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Another elephant?


A few months ago, the French newspaper Le Monde (Le Monde 31st December 2011), drew attention to the slaughter of elephants in Africa. In figures that can be contrasted, it is known that in 2011, 23 tonnes of ivory were collected and sold, which according to the organisation Traffic, is the equivalent of 2,500 elephants. To say that the situation of the African elephant is getting worse is simply a reiteration.

The perpetrators of such slaughters, which continue at a steady pace this year, are often mercenaries contracted to obtain the tusks; the demand for which has dramatically increased in Asia and more specifically, in Malaysia. As a result, from the beginning of January to mid-February this year, 200 elephants have been exterminated in northern Cameroon, with total impunity and indifference from the country's authorities. On other occasions, the death of elephants, buffalo, rhinos and other valuable species arises from organised safaris in Africa or bear hunts that are still permitted in European countries like Hungary, Romania and Poland, ignoring strict EU regulation governing hunting and the restrictions of it. This is all justifiable, it seems, as an elitist hobby.

It is true that there are countries in southern Africa - such as Botswana - that permit hunting of elephants and other wild animals in idyllic enclosures on the grounds that this activity is an essential source of income for the country, as it generates a lot of jobs. And, I add, of illegal trade, making the CITES convention a metaphor.

"It's not a crime to kill an elephant. It's bigger than all that. It's a sin to kill an elephant. It's the only sin that you can buy a license and go out and commit." Many film fans, who follow Clint Eastwood's directing career, cannot forget the words with which the hunter refuses to shoot an elephant that, eventually, appears in his sights. It is the end of a film (White Hunter Black Heart) that is a tribute to the films of John Huston and also a tribute to a noble, intelligent and sensible creature like the elephant. A true miracle of nature. The magnificence of living in freedom. I do not know how to justify or explain that killing such a creature, or any other wildlife specimen, could constitute a pastime or leisure activity legitimised by an alleged contribution to protecting the balance of nature.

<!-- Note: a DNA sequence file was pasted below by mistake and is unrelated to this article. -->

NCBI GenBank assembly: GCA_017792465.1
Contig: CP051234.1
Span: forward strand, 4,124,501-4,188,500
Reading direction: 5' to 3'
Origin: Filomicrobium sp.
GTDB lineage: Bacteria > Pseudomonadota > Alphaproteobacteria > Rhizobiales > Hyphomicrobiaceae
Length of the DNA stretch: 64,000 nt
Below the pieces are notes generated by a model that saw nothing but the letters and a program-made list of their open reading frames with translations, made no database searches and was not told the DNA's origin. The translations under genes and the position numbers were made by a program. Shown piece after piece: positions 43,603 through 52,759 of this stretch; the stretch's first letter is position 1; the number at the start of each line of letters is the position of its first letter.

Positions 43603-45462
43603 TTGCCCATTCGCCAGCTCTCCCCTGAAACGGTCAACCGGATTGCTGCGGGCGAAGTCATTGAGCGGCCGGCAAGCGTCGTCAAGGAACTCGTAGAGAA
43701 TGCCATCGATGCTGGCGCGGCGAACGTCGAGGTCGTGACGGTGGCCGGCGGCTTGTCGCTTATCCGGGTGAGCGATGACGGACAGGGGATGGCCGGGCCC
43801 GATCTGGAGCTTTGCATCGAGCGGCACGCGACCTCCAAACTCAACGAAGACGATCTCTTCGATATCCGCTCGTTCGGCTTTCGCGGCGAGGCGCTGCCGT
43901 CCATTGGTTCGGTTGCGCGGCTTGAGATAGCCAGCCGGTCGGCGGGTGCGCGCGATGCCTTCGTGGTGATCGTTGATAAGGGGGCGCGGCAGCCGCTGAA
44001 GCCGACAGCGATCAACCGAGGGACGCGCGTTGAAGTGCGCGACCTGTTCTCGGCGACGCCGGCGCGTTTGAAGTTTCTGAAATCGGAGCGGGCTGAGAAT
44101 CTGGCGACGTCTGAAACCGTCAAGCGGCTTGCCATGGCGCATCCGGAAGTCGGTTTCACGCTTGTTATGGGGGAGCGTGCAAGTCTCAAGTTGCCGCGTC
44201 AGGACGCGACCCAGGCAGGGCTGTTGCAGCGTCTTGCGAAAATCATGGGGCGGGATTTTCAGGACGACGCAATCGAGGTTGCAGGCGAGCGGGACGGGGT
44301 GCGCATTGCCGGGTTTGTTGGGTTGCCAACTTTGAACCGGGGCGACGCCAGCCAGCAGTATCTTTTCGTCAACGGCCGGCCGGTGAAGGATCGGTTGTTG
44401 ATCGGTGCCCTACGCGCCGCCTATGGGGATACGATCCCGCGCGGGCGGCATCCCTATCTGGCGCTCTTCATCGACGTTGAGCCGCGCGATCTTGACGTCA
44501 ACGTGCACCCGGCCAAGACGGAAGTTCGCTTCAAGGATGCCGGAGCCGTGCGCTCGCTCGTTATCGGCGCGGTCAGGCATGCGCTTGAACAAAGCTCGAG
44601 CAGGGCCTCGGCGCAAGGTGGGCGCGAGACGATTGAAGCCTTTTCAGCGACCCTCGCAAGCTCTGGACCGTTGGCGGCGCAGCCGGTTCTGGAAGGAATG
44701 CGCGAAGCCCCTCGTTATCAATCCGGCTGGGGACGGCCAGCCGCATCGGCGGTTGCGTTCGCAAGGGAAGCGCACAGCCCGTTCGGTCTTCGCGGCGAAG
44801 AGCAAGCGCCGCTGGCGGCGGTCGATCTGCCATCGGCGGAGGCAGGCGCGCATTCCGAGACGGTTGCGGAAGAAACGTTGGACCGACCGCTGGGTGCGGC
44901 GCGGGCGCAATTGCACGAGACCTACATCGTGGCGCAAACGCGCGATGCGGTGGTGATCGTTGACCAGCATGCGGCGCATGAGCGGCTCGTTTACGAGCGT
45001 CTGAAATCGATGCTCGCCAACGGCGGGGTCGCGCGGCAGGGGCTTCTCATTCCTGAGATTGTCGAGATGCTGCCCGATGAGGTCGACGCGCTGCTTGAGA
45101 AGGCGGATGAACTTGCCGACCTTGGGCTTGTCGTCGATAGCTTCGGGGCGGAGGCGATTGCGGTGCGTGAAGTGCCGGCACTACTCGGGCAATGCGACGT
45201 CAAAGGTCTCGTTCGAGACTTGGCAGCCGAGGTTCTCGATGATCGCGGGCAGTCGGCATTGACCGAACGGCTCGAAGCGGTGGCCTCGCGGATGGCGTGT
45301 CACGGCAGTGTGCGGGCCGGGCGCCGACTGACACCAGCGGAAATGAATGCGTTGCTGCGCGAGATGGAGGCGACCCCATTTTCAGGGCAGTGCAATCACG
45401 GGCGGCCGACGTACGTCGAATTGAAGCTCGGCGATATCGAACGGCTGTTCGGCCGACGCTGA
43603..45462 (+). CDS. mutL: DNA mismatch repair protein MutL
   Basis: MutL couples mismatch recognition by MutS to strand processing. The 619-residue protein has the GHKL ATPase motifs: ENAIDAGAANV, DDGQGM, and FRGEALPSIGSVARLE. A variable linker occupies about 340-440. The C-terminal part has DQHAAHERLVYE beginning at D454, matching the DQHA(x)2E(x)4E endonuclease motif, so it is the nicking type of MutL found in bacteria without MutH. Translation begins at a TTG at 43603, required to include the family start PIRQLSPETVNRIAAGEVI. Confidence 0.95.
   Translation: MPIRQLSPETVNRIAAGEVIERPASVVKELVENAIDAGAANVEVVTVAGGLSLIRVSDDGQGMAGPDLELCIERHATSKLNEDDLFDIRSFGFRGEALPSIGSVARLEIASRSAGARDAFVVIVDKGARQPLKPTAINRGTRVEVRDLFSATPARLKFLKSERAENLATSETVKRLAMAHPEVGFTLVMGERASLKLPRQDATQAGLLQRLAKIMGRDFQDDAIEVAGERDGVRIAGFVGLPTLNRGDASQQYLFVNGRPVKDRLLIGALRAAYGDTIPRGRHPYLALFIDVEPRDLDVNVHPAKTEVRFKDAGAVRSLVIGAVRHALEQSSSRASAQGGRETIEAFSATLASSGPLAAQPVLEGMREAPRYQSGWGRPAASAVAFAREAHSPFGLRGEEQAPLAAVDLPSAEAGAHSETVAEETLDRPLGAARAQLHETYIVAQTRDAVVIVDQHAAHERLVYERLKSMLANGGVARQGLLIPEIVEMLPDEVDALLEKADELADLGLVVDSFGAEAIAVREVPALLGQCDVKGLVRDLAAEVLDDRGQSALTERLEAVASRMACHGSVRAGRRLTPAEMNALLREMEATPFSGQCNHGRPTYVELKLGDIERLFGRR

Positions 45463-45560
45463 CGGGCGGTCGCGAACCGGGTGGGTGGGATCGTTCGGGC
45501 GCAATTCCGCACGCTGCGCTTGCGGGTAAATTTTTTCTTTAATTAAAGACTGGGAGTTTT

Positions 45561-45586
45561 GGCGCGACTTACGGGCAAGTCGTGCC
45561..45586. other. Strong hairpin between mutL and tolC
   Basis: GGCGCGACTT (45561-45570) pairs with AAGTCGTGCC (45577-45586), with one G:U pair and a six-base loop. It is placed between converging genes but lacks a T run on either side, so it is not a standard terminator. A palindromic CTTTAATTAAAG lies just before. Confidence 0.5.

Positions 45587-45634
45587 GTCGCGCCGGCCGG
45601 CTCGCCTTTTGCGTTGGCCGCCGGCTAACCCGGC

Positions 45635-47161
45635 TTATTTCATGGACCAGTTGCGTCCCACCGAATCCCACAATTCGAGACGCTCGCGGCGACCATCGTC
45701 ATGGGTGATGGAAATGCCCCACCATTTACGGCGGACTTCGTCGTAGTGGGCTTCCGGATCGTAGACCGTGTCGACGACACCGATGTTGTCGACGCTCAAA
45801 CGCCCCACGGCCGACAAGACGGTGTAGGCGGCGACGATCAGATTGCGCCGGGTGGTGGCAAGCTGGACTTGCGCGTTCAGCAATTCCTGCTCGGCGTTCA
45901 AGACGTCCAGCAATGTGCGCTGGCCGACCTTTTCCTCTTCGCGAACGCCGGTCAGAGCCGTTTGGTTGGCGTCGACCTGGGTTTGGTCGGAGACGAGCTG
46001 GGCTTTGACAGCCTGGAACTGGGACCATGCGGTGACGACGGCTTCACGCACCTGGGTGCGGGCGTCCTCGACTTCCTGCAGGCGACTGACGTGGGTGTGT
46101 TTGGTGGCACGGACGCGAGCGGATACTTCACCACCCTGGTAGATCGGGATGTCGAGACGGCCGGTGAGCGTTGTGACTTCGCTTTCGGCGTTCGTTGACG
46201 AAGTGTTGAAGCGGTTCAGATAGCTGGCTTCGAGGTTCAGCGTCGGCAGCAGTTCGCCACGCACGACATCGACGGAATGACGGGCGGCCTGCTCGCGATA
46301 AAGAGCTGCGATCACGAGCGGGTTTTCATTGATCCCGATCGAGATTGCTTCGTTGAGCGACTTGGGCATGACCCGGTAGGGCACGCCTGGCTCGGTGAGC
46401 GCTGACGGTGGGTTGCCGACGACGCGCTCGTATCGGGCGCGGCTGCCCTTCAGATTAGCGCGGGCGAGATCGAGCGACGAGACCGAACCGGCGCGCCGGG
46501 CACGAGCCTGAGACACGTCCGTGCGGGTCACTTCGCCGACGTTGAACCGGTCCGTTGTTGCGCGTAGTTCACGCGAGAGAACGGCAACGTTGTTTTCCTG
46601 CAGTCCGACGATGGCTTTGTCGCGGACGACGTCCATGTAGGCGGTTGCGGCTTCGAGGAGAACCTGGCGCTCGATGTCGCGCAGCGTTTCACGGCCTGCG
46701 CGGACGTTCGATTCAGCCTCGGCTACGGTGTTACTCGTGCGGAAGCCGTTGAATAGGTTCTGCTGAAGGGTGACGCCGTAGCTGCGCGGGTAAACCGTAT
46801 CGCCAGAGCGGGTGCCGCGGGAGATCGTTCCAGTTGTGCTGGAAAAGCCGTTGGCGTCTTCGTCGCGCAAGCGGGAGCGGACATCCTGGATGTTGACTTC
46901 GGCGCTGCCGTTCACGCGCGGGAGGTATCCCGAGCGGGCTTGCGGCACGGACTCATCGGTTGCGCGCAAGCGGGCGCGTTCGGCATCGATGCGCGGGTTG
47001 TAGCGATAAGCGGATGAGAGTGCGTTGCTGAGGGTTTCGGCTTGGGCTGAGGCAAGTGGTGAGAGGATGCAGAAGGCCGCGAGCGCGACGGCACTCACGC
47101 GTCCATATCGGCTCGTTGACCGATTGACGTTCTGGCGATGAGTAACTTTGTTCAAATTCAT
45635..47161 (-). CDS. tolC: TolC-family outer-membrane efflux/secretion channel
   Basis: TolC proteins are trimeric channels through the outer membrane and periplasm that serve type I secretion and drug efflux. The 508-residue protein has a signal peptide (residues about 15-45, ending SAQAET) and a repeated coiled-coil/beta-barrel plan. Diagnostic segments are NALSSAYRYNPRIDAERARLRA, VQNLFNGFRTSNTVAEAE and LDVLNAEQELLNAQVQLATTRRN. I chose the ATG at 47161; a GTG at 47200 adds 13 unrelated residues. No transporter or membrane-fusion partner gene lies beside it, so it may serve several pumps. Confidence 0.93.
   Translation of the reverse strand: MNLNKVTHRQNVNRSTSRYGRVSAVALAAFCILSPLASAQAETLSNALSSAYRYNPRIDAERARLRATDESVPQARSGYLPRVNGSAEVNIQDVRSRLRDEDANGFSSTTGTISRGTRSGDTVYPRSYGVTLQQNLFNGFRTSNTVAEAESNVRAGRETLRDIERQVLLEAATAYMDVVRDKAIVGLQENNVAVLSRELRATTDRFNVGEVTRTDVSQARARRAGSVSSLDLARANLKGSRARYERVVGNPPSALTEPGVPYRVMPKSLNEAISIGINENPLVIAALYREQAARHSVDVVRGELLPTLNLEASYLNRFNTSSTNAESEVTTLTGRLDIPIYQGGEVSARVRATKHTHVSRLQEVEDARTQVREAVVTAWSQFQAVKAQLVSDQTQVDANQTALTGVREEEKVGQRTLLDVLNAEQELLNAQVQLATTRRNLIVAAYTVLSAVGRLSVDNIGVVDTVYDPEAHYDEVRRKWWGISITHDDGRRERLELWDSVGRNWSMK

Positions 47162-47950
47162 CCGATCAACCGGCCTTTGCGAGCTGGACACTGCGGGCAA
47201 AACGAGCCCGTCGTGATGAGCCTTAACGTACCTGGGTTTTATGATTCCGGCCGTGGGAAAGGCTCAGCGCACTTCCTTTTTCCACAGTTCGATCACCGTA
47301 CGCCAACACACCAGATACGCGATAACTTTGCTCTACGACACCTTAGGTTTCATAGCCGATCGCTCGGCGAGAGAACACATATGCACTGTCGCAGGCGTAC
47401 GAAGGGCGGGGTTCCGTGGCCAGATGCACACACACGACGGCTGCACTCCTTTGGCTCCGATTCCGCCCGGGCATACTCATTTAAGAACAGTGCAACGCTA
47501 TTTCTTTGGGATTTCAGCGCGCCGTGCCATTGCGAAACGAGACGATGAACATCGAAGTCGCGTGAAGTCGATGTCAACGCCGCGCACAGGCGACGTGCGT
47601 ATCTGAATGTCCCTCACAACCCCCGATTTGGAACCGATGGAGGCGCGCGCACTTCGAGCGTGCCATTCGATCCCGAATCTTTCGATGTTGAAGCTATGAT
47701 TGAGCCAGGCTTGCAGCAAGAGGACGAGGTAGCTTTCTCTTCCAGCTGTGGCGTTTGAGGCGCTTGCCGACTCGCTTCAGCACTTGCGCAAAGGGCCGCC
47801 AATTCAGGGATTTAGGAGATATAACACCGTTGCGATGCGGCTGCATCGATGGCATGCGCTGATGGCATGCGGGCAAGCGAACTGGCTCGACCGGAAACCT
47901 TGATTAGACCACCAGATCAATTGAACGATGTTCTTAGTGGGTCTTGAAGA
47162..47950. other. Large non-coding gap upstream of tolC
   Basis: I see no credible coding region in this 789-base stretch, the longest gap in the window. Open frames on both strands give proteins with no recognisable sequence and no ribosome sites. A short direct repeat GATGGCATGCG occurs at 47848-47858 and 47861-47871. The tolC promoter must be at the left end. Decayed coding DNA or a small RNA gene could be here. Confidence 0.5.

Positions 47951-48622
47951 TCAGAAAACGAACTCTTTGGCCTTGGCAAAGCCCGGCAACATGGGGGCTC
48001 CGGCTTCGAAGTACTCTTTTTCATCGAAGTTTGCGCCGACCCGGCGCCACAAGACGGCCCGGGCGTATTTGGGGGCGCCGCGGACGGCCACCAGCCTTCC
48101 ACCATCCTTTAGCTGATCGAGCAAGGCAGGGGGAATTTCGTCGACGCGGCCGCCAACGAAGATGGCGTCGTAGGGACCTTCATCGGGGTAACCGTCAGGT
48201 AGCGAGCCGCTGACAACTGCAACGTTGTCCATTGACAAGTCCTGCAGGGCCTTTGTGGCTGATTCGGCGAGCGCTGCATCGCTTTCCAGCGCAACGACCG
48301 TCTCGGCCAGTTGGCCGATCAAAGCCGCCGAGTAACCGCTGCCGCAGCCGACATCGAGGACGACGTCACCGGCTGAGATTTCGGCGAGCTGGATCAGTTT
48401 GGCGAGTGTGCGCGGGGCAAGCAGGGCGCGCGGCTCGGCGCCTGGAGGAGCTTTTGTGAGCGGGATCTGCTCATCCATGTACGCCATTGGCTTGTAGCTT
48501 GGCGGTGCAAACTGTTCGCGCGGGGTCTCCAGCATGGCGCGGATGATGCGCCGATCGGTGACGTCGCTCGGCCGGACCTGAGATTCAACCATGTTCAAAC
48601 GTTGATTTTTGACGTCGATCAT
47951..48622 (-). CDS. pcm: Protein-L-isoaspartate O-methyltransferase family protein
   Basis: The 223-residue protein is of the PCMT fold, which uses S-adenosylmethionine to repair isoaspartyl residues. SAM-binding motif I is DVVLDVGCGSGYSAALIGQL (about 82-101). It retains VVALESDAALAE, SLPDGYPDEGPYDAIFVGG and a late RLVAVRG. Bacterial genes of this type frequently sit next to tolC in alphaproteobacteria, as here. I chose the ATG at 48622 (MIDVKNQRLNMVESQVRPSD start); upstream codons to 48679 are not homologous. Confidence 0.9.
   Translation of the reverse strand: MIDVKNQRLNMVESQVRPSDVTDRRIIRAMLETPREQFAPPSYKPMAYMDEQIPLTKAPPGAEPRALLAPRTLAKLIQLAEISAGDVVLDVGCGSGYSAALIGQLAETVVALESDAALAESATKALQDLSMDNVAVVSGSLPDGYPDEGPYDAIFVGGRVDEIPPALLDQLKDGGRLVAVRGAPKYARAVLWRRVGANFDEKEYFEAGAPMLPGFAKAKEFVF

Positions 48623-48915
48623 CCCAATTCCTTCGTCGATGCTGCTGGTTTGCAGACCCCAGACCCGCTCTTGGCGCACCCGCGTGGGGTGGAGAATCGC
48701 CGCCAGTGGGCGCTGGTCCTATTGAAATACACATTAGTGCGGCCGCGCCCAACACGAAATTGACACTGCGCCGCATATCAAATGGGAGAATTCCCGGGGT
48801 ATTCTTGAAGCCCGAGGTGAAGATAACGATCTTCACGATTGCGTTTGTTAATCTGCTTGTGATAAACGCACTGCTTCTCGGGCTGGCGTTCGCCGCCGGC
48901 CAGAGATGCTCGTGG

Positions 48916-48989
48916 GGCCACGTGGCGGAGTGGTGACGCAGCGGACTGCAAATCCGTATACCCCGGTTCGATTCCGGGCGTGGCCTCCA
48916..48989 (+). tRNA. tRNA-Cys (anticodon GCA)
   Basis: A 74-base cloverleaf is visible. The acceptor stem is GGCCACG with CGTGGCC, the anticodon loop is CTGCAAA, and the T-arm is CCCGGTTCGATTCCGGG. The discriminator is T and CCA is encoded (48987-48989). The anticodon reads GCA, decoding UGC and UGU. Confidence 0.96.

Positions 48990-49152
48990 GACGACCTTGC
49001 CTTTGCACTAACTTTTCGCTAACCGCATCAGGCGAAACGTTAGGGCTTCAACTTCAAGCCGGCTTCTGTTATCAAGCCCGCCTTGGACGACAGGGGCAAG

There is something obscene about hunting for fun. There is something ridiculous and cruel about being photographed with the dead body of your victim. Giving animals the respect they deserve, widening the "circle of compassion" simply makes human beings noble. It won't be long before hunting elephants or any wild animal will result in rejection, growing rejection, in increasingly wide layers of the population.

Fox hunting was banned in Great Britain − and it was not easy, as it was a pastime related to rural life and done by rural nobility. Ecological harmony has not sunk, the British economy has not sunk, traditions do not seem to have been lost or the identity of the British collapsed. Queen Elizabeth II, who is celebrating her 60th anniversary on the throne, often appears with her dogs, horses, with an image that corresponds to one that, in English-speaking countries, is considered an admirable personality trait, which is to love animals and show compassion towards them, also publicly. It is also common to see American presidents with their pets (we even know their names...). Perhaps it cannot be denied that these images are published for publicity purposes but it is publicity that spreads the values of an entire society.

I would not like (many would not like) to see a Spanish political representative posing with a dead body and a hunting rifle ever again. I would prefer it if no elephant were every exhibited, killed without mercy, along with someone who is supposed to represent us as civilized citizens. I would prefer him to appear walking his dogs (which, by the way, we saw the current Minister of Justice do last year) or for the website of Moncloa or Zarzuela to also start showing photos of the pets who live there, if there are any! Something would be starting to change.

Teresa Giménez-Candela
Professor of Roman Law
Animal Law Professor
Universitat Autònoma de Barcelona

keys slaughter, elephants , africa

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